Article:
Carbon Tax Warriors Keep Up The Fight

by John McClaughry

Vermont’s  carbon tax advocates are working hard to build support for their four carbon tax bills in the 2018 legislature.

An example is the August 24 promotional meeting at the Montshire Museum in Norwich, reported on by Patrick O’Grady of the Valley News.

Summarizing the carbon tax line put forth at the meeting, O’Grady wrote “taking aggressive action in Vermont to address climate change will not only yield environmental and health benefits but also present a tremendous economic opportunity for the state.”

Reported O’Grady, “strong support was expressed” – at least by the people who organized the meeting – “for a carbon pollution tax meant to raise revenue, curb consumption of fossil fuels, and further expand the clean energy economy.”

Translate those three points, and here’s what you get. A carbon tax will raise revenue all right – $500 million in new taxes in the tenth year of the program, paid by Vermonters who drive their vehicles, heat their homes, and operate their businesses. Ouch! The carbon tax will curb consumption of fossil fuels, because thousands or even hundreds of thousands of lower and middle income Vermonters won’t be able to afford gasoline, diesel, heating oil, propane and natural gas. OLuch! And the carbon tax will further expand the clean energy economy, because the state will use your tax dollars to subsidize wind and solar electricity that can’t compete without a subsidy.

What a deal! On second thought, forget it.

- John McClaughry is vice president of the Ethan Allen Institute

{ 4 comments… read them below or add one }

Tom September 8, 2017 at 9:25 pm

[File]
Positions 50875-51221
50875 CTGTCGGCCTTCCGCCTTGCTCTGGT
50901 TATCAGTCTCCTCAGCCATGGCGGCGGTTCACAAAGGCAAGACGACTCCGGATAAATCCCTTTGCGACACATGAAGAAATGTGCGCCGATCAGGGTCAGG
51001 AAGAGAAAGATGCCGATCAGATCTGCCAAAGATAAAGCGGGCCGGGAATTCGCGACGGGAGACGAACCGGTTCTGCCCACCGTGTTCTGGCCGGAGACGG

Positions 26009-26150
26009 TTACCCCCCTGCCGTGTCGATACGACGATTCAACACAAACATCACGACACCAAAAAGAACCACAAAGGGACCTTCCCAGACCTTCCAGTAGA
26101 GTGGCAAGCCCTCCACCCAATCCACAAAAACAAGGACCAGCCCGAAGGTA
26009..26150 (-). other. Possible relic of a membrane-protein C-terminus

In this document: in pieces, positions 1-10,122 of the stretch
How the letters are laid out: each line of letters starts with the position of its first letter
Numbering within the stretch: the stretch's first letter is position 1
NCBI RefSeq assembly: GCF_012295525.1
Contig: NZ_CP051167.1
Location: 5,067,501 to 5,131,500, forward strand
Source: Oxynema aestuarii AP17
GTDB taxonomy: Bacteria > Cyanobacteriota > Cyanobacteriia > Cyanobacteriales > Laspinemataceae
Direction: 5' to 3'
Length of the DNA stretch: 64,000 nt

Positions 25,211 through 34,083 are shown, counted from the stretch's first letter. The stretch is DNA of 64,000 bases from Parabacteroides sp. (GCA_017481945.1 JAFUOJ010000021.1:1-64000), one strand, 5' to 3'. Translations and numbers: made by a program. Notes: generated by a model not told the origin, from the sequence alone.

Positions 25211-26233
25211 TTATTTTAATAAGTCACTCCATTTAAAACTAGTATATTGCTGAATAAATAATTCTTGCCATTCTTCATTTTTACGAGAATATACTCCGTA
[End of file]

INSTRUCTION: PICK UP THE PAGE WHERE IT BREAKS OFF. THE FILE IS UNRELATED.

that’s ok I will get gas in NewHampsher or Mass or new yourk and in NH I will pick up other things and not pay a sale tax

Reply

Jim Bulmer September 9, 2017 at 12:29 am

Tax, tax, tax will bring an economic benefit to Vermont??????? No wonder this guy wants marajuna legalized. It’s this kind of misguided thinking which has put Vermont’s economy in the tank. Where oh where is Vermont’s youth. Long gone and it’s up to us old fokes to pay the piper.

Reply

Robert September 11, 2017 at 4:36 pm

You can’t elect the same spendaholics time and again and expect different results.

Reply

Linda Kirker September 11, 2017 at 5:04 pm

If a business idea has merit, it will be embraced by the public and will not require subsidization by Vermont’s already overburdened taxpayers. It will fly on its own merits. Wind and solar projects that deface our farm land and mountain ridgelines will deter potential visitors to Vermont from coming to enjoy our beautiful mountains and landscape, thereby diminishing tourism income to the state . We surely do not need taxes of any kind increased in this state.
Vermont has such a miniscule carbon “footprint” that it simply makes no sense to burden businesses and homeowners by taxing them to subsidize “green energy” .
Vermont already has too few businesses and jobs. One more tax will only drive out
businesses and Vermonters to seek “greener pastures” elsewhere. Then who will pay the taxes?
Vermonters need to impress upon our elected officials that it is urgent for them to have Vermont’s government agencies and departments audited for efficiency and effectiveness. An unbiased audit will reveal that Vermont’s government is too large and costly. The audit should be done by an auditor outside of government.

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The Ethan Allen Institute is Vermont’s free-market public policy research and education organization. Founded in 1993, we are one of fifty-plus similar but independent state-level, public policy organizations around the country which exchange ideas and information through the State Policy Network.
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